Delta 34-850: 1/4 hp 3 wheel 4 speed stock feeder

I have a similar stock feeder to the 34-850, it seems like mine is discontinued, see below:

     Delta 34-985: 1/6 hp 3 wheel 4 speed stock feeder

Here's a grizzly version that looks good:

    http://www.grizzly.com/products/1-4-HP-Power-Feeder/G4176

The support system on the feeders you mention may be okay, I just suggest talking to someone who has one first.  I like the hand wheel adjustment where you can lower the machine down when feeding to get the right amount of pressure.  When I got mine it was the smallest type of production feeder from Delta.  It worked fine for me for feeding many hundreds of hex sticks through my shaper.  It also did a fine job for shaping raised panel doors for my kitchen cabinets.  Looks like the hand wheel type of feeders are a bit more expensive.

Jerry



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RKB
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« Reply #2 on: April 14, 2008, 06:02:11 PM »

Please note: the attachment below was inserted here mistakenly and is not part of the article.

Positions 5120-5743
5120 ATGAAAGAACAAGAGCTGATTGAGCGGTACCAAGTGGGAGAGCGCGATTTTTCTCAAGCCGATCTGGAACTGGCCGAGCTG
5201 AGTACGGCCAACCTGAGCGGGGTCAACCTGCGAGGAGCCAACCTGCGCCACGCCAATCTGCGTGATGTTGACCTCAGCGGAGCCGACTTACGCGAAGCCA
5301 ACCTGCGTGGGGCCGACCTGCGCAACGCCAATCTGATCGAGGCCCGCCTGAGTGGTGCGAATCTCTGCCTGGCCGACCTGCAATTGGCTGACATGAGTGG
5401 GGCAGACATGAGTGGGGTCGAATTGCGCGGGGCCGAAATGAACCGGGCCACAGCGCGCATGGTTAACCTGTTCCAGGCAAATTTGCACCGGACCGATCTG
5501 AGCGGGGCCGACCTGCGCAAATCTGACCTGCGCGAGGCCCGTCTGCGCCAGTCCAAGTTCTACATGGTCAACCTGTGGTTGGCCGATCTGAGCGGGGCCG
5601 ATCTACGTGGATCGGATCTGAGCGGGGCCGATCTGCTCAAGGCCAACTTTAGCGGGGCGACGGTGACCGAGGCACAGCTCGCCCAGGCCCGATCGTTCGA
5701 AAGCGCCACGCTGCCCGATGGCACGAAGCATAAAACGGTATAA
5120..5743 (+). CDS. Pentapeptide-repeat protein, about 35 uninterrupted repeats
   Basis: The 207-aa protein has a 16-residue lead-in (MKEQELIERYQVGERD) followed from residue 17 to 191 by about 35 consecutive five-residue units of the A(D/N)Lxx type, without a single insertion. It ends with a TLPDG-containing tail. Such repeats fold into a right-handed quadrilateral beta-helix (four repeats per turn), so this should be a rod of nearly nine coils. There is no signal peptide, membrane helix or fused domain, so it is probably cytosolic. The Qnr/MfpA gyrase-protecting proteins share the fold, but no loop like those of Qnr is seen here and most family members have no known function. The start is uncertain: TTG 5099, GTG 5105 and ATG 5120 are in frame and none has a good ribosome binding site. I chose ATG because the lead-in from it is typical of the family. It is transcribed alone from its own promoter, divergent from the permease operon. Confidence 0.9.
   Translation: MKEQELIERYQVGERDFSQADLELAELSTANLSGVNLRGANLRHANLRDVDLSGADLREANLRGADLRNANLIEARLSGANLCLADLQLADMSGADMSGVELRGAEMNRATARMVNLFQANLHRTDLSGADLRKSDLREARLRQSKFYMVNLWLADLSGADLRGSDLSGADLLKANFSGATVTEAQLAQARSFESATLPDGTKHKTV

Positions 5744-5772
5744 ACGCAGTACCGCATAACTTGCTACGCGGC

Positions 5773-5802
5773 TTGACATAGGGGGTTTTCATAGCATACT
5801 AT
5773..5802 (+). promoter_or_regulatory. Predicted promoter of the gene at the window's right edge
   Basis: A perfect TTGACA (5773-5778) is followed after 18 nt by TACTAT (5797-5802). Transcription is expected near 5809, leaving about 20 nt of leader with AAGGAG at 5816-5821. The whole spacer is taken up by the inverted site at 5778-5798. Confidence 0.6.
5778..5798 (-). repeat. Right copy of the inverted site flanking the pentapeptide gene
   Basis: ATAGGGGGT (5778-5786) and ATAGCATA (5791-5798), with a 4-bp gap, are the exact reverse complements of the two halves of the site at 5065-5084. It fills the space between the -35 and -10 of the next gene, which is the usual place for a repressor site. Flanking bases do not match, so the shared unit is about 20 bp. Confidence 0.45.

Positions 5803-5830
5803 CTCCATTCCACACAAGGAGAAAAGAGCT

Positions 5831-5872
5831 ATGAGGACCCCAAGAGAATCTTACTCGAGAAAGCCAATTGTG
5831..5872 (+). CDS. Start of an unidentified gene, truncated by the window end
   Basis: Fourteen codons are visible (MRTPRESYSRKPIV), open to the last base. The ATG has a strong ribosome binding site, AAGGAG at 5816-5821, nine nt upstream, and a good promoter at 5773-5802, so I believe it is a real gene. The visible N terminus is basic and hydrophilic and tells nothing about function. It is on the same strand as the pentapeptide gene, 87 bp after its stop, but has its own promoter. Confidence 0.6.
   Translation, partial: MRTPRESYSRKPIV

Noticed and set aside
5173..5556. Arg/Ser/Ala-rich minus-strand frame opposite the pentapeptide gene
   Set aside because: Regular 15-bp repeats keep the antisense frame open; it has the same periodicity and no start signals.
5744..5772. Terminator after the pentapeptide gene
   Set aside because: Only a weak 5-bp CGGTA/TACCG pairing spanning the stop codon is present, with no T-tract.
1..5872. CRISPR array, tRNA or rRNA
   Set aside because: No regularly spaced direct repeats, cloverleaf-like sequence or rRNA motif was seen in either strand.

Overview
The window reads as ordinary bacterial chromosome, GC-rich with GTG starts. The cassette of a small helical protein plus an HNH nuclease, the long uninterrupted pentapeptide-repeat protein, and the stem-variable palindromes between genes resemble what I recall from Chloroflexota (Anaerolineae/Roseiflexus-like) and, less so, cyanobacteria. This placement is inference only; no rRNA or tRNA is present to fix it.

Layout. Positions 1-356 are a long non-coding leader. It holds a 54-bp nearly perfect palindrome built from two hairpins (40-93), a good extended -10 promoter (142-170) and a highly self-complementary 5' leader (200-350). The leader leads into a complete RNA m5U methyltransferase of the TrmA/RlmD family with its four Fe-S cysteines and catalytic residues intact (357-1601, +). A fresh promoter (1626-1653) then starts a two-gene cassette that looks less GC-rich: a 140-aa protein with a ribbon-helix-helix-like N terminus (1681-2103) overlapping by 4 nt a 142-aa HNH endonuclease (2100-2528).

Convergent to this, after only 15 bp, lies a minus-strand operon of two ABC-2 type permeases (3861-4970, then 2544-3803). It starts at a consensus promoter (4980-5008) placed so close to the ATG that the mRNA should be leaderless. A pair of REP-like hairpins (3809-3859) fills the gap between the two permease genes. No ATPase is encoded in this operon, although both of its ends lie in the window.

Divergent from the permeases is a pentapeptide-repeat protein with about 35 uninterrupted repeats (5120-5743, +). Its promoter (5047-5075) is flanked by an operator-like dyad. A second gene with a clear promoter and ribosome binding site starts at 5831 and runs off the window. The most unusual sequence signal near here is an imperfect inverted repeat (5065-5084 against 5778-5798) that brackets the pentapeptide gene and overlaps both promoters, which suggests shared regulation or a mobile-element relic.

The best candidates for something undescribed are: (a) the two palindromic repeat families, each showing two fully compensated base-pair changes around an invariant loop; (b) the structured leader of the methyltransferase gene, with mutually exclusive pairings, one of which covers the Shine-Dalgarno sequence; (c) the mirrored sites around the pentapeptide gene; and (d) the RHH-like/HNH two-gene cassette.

Very true what Jerry said. You must realise that the head with the rollers is pretty heavy and you're goint to be working with rather small pieces of wood. So fine adjustments are probably very difficult without those hand wheels. The feeders without those are probably good for wider boards, where the position of the rollers is not that important. But if you want to cut the rollers as well as your wood, go for the cheap thing. Furthermore, I think that you'd soon need four hands to set it up without those hand wheels.

Also important is where to place the thing to keep it out of the way when not needed. I use one (with hand wheels) on my combination machine and I didn't drill any holes in the machine top because it's a rather small machine and when it is positioned for the saw, or the milling top, it can't reach the planer (next to milling it is no doubt useful for planing 'thin' boards).